These last few years' leaps in technology have not spared the financial sector. The COVID pandemic only accelerated the pace. Fintech has given birth to Electronic-Money (e-Money) and Virtual Assets (VA's) which have proven to be more accessible and inclusive than traditional banking. The advent of Fintech has revolutionized the way money is transferred, exchanged, and invested.

The reason could be there are more people with mobile phones than bank accounts, according to the Central Bank of the Philippines (Bangko Sentral ng Pilipinas or "BSP").1 Notably, many of those who don't have bank accounts, have E-Money or E-wallets and some have Virtual Assets. The BSP hopes that with digital financial inclusion, more and more of those who have never been open to traditional banking be given greater access to engage in the formal financial sector.

The Philippines is home to one of the longest quarantine periods in the world. Filipinos have been forced to play catch up quickly to the global revolution of most users/customers digitizing most of their daily financial transactions.

While E-Money has been around for quite some time in the Philippines, the phenomenon of cryptocurrency is just starting to creep into the consciousness of the Philippine public. And with the rise of users of both E-Money and those investing in cryptocurrency the profitability of endeavors in the financial industry is opening up a huge opportunity for investors, locally and abroad.

Philippine Central Bank uses the Regulatory Sandbox Approach

The Bangko Sentral ng Pilipinas (BSP) is the central bank of the national government. The BSP has decided to take a proactive approach to FinTech players and actively engage them rather than regulate from a strict vantage point.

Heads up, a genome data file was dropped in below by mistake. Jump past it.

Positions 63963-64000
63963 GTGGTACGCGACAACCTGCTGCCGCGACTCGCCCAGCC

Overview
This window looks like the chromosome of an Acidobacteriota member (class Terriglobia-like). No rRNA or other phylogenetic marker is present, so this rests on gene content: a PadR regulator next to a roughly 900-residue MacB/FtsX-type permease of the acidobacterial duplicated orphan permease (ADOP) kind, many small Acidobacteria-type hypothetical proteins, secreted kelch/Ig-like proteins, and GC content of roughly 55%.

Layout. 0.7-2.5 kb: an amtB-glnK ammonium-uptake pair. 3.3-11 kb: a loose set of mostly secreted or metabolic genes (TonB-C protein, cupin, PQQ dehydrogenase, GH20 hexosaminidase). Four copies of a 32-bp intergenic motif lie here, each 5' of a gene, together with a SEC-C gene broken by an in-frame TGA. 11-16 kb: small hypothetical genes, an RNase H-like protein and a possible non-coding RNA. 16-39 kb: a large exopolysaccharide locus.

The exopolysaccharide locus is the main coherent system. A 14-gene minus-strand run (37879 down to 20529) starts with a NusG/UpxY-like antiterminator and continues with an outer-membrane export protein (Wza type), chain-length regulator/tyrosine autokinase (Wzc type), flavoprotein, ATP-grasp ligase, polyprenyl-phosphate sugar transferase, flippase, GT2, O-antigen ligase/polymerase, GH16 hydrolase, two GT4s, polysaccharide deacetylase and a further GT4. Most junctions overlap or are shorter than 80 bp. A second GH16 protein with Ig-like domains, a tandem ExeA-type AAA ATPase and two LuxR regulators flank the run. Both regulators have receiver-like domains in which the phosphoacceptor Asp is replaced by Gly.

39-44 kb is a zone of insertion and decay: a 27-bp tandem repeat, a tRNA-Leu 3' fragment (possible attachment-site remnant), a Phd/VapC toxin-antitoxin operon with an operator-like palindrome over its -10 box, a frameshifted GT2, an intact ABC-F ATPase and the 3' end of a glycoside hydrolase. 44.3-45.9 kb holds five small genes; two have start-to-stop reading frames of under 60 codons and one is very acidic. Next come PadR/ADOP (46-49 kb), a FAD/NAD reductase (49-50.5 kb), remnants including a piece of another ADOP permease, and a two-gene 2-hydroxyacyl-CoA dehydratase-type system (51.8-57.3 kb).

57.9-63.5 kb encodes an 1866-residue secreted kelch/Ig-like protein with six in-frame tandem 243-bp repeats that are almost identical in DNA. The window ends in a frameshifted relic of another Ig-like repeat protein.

According to BSP Governor Benjamin Diokno, Fintech players have transformed the delivery of financial services by offering "far more convenient" ways of executing financial transactions. They have empowered the unbanked and underbanked to participate in the economy through easier access to financial services. Governor Diokno has pointed out blockchain and virtual currency technology as particularly promising.

Governor Diokno outlined the three (3) key principles to regulating FinTechs2:

  1. Regulations that are risk-based, proportionate, and fair;
  2. maintain an active collaboration with multiple stakeholders; and
  3. ensure that innovations must work for the benefit of customers, particularly the vulnerable ones.

With this in mind, the BSP openly engages with stakeholders through a flexible "test and learn" environment or the regulatory sandbox that allows the regulators to fully understand emerging business models while at the same time assessing attendant risks. This has resulted in one of the most advanced regulations in Southeast Asia.

E-Money and Virtual Assets

E-money and VAs are fundamentally different, though both are forms of digital data that hold value. E-money and VA's hold potentially similar uses, both can be a form of payment for goods and exchange and act as a replacement for physical cash.

However, there is a difference in how they are valued. E-money is a digital representation of fiat currency. It has a fixed value, is freely convertible to fiat, and is treated as legal tender.

Cryptocurrencies such as bitcoin, ethereum, and litecoin on the other hand, act as a form of digital commodity. Though branded as a replacement for fiat currency, they act more like a form of investment and a speculative one at that. Cryptos, as the term implies are also in digital form, but are stored using cryptography. These can be then be decentralized, so that there's no one central storage system, and no need for a financial institution to verify the transaction.

To further identify the differences BSP, as the regulator of e-Money and VAs, defines e-Money as a monetary value represented by a claim on its issuer, which are:

  1. electronically stored in an instrument or device;
  2. issued against receipt of funds of an amount not lesser in value than the monetary value issued;
  3. accepted as a means of payment by persons or entities other than the issuer; and
  4. withdrawable in cash or cash equivalent;3

The BSP further states that covered electronic instruments or devices are: Cash cards, e-wallets accessible via mobile phones or other access devices, stored value cards,, and other similar products.4 Additionally, BSP requires that all e-money shall be issued following Section 702.5